I am pleased to announce that the May 2011 Print of the Month will be Mothers Love, an adorable image of a mother prairie dog and two of her young ones photographed in Wichita Mountains NWR, Oklahoma!
There is nothing less interesting to me as a landscape photographer than a bright clear cloudless sky, but add some clouds and marginal weather with interesting light and wow, some magical images can be made. A great example of this is my Bison and Crestone Peaks image where the sun lights up the layers of clouds formed from an inversion and a clearing late Spring storm with fresh snow on the peaks . Earlier in the morning the valley was blanketed in fog and I was able to make some interesting images but as it started to burn off, this amazing scene was revealed. Clouds can add a dynamic element to any landscape and can make any image truly unique.
I will offer two additional examples, a black and white image of amazing cumulus cloud build up over the Chiricahua Mountains in Arizona in July, and early morning clouds over the Tall Grass Prairie Preserve in Oklahoma. Without the clouds my camera would have stayed in the bag.
Cumulus Cloud Build-up over the Chiricahua Mountains, AZ
Tall Grass Prairie Morning, Oklahoma
Posted in "landscape photography", Image Thoughts, Uncategorized
Tagged "landscape photography", Arizona, Black and White, Chiricahua Mountains, clouds, Colorado, Crestone Peaks, Medano Ranch, Oklahoma, Tall Grass Prairie Preserve, weather
Photographers today have some amazing tools available to them in the digital darkroom! The ability to to produce either a color or black and white image from a digital file today gives the photographer great control and allows vision, experimentation and choice in bringing the final image to life as a fine print. I recently started using Silver Efex Pro, a photo shop plug-in from Nik Software, and for someone who originally did B&W burning,dodging, and toning in the chemical darkroom , the control over the image that this digital tool allows is is amazing. As an example I present a macro image of Broadleaf Chasmanthium, a grass species I photographed this Summer in Oklahoma. Although I do really like the color image, I believe the B&W version is a bit more “artistic” and has its own unique beauty. As an artist I find it very liberating to have such tools available to me as I pursue my creative vision to capture the beauty the natural world.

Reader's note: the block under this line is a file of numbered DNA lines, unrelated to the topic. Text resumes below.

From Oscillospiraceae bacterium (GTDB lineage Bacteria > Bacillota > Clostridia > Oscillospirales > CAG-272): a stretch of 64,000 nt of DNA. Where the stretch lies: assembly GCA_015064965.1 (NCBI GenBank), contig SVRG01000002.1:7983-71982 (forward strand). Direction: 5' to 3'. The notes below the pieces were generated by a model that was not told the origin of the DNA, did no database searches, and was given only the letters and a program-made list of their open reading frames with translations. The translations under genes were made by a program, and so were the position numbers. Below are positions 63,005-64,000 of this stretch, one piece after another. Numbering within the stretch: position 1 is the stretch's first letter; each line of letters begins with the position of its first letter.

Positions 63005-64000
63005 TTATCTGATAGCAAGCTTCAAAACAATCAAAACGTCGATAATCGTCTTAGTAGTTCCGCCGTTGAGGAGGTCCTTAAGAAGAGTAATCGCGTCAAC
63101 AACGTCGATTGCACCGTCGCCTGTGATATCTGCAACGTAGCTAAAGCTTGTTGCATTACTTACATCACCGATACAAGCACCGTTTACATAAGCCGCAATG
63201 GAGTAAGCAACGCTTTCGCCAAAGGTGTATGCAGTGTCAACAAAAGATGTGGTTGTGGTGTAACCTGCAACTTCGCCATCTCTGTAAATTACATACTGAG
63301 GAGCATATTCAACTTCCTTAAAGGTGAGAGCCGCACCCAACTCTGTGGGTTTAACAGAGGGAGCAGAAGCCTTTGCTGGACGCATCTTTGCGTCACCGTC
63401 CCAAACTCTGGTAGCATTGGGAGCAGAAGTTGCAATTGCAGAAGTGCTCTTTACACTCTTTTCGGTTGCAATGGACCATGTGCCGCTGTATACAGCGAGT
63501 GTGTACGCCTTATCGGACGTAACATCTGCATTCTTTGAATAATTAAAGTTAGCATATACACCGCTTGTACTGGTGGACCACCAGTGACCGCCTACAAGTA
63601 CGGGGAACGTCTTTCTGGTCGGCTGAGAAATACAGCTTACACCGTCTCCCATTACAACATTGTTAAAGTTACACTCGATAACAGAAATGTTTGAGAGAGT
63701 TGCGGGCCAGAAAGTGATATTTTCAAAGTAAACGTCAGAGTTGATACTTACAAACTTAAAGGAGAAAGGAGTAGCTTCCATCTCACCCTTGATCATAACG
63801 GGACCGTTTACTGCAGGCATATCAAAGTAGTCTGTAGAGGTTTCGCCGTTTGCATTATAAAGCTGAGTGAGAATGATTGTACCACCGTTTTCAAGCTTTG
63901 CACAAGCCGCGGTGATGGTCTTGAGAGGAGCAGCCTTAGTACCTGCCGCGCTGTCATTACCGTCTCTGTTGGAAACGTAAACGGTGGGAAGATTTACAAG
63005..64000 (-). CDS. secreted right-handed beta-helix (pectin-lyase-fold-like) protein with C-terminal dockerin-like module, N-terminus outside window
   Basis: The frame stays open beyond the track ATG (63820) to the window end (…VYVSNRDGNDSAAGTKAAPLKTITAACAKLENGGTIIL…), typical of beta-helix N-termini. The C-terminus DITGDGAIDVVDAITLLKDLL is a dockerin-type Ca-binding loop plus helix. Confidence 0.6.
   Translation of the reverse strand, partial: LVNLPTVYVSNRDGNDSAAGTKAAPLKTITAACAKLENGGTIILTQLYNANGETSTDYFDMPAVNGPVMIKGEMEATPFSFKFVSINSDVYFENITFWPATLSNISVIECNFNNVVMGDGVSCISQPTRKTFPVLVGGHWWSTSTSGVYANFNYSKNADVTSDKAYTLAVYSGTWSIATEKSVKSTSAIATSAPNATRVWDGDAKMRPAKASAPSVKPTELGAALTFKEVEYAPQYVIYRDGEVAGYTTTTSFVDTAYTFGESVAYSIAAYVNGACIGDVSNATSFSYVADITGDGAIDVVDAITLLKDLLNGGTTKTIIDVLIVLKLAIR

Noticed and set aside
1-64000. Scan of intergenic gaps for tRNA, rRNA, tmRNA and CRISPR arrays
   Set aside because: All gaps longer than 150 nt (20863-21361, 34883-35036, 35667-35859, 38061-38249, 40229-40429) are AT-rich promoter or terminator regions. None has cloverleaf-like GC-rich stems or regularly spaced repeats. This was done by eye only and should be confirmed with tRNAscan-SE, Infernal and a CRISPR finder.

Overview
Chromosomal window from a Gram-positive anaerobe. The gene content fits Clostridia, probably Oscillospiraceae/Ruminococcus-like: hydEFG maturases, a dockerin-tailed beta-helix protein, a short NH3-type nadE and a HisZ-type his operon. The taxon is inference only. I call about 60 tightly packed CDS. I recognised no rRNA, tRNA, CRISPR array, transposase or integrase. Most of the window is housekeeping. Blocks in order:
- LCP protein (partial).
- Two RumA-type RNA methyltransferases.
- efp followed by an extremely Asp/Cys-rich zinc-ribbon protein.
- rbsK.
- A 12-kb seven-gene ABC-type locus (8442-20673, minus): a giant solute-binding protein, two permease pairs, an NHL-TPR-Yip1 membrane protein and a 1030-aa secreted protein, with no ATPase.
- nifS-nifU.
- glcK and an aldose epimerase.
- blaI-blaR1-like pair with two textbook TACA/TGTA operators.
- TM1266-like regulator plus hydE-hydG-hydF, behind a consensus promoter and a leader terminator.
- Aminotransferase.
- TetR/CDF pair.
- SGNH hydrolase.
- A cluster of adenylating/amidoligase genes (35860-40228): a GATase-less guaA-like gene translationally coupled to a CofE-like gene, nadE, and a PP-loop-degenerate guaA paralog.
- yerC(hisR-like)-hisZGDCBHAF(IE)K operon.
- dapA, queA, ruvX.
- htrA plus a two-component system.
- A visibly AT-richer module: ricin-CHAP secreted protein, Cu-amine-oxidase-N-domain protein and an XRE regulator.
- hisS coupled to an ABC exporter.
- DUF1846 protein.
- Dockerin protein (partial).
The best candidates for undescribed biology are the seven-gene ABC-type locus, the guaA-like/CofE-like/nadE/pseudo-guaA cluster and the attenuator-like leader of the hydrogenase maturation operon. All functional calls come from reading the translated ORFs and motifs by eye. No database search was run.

A blast of Winter came to Colorado over the last few days; snow, cold and wind. Now I actually like cold and snowy weather; it can provide beautiful and challenging photography, but my senses were still accustomed to the wonderful warm days of Indian Summer in Colorado that were present just days before the storm . This morning, as I scraped the ice off my truck in 16 degree temps, my mind wandered back to my summer excursions, particular to a trip I made in July to Oklahoma when the temperatures went over 100 degrees. On one day I spent a wonderful morning at the Tallgrass Prairie Preserve in the Osage Hills of Northern Oklahoma and was able to capture a great sunrise. Conditions were perfect with incredible verdant green grass and wonderful clouds in the sky that lit up as the sun hit the horizon. Viewing it certainly warms me up and brings back wonderful memories. Isn’t that why we all make photographs?
Sunrise on the Tallgrass Prairie Preserve, Oklahoma